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Australia shares rise as US-China trade war fears ease; NZ lower
[BENGALURU] Australian shares joined the positive turn in global sentiment after fears of an all-out trade war abated, with the United States expressing a willingness to negotiate after China swiftly countered US tariffs with its own measures.
Wall Street ended with all three indices one per cent higher and investors turning their attention to corporate earnings.
The S&P/ASX 200 index rose 0.6 per cent, or 35.2 points to 5,796.6 at 0215 GMT. The benchmark had finished its previous session up 0.2 per cent.
"The lead from Wall Street is what has prompted some local buying today," said Christopher Conway, head of research and trading at Australian Stock Report.
Mr Conway said that after China proposed its own new tariffs, market participants realised that the measures would not be in place for six months at least.
"It's all part of the negotiating process. So Wall Street looked past those trade discussions and our markets did as well," he said.
Banks led gains with the financial index rising 1.3 per cent as the 'Big Four' climbed. ANZ ended an eight-day run of losses and was up 1.7 per cent. Conway said ANZ had been getting towards being technically oversold.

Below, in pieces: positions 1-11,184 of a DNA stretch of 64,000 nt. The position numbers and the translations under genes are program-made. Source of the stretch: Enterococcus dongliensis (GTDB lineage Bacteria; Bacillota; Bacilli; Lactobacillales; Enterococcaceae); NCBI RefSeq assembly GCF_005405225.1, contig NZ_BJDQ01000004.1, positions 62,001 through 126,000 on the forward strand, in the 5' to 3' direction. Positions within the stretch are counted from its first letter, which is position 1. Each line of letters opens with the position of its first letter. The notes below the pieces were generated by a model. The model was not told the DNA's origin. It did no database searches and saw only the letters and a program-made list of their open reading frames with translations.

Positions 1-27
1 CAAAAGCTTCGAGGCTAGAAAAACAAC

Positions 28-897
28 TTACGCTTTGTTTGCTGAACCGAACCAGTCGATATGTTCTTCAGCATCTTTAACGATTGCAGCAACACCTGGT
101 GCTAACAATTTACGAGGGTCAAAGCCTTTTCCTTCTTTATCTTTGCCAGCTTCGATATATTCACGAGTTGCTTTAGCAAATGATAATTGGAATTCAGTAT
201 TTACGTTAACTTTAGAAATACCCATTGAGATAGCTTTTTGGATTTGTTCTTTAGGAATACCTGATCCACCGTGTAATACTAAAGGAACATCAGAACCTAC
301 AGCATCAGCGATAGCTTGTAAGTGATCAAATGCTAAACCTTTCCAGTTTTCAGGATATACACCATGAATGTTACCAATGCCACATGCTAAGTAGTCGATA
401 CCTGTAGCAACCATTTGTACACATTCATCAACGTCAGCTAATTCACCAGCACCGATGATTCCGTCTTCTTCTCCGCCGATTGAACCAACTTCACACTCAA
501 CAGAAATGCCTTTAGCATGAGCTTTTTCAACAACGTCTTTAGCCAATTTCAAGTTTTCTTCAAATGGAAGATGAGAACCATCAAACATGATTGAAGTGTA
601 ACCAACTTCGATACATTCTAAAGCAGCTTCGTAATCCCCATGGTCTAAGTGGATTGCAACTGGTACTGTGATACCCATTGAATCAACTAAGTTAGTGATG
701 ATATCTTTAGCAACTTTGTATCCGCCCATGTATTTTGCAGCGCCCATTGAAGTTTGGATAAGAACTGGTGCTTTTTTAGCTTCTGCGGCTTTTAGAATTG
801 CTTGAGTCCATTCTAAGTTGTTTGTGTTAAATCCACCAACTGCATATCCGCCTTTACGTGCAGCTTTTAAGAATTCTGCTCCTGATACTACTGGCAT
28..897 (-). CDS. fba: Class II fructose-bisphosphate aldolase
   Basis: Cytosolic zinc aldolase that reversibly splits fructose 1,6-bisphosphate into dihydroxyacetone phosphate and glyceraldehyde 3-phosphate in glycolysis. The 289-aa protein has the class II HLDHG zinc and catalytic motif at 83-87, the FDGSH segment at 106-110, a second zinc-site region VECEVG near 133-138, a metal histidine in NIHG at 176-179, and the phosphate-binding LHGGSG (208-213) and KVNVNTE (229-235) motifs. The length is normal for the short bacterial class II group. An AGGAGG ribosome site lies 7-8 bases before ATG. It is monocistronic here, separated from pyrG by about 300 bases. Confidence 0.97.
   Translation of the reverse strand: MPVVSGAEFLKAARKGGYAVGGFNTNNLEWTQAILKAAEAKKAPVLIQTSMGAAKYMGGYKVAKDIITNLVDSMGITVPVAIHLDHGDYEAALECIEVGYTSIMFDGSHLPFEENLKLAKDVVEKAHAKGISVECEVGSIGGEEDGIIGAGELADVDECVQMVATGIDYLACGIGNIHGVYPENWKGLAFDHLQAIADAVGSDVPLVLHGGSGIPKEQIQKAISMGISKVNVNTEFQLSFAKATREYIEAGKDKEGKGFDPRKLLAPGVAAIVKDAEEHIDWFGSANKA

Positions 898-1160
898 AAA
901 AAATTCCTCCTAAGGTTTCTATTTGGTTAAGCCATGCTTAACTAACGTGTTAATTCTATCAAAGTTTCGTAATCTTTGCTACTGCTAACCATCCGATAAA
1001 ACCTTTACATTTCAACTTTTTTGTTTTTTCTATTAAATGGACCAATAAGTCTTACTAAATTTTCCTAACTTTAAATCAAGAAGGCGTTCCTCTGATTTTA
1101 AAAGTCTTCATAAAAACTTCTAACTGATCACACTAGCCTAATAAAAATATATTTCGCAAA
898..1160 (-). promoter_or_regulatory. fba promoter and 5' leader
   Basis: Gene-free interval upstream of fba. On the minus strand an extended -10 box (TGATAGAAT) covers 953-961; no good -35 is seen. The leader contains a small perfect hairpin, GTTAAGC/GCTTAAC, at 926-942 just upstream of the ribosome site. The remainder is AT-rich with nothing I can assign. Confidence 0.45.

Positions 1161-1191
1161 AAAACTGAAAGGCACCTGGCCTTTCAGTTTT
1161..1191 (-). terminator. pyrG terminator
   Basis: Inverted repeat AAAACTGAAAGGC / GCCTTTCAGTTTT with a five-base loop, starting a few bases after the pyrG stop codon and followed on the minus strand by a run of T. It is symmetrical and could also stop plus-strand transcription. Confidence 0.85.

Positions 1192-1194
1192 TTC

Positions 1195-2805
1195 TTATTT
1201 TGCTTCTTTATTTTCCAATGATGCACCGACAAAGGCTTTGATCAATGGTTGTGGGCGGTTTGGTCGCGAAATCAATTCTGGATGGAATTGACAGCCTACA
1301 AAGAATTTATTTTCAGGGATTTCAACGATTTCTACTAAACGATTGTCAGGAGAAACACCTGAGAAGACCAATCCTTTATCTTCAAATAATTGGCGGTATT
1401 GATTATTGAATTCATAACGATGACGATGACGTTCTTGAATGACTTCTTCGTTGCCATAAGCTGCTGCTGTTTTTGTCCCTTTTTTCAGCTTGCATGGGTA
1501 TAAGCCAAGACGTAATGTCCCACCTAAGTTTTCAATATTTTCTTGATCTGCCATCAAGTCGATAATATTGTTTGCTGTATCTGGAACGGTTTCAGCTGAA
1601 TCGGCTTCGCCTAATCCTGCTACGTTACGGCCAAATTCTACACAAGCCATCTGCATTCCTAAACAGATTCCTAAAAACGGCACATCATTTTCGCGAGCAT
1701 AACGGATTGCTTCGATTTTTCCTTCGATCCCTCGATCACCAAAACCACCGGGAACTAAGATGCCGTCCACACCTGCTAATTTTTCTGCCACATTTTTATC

Consumer stocks were well-bid with Treasury Wine Estates rising 2.4 per cent and Wesfarmers gaining 0.8 per cent. Data out on Wednesday showed that retail sales rose more than expected in March.
Commodity prices turned down with iron ore on the Dalian commodities exchange lower on Wednesday on worries of rising stock piles, while London copper closed 1.1 per cent lower.
Mining major BHP was down 0.3 per cent and rival Rio Tinto dropped 1.2 per cent while Fortescue Metals , the world's fourth-largest iron ore producer, was 2.4 per cent lower.
Gas and electricity company AGL Energy hit its lowest in a week, dipping 1.3 per cent a day after Australia's Prime Minister urged AGL to consider Alinta Energy's interest in buying AGL's old coal-burning Liddell power plant in New South Wales state.
MG Unit Trust, a listed funding vehicle for Australia's Murray Goulburn dairy co-operative, was 0.5 per cent lower ahead of a shareholder vote on a takeover offer from Canada's Saputo Inc.
The Australian competition regulator cleared the US$1 billion Saputo bid for Australia's largest dairy producer on Wednesday.
New Zealand's benchmark S&P/NZX 50 index was 0.2 per cent, or 16.91 points, lower at 8,381.17, after two sessions of gains.
Healthcare stocks Fisher & Paykel and Ryman Healthcare were among the biggest drags, down 0.9 per cent each.
Telco Spark New Zealand weighed most on the index, down 2.2 per cent, hitting a near five-month low.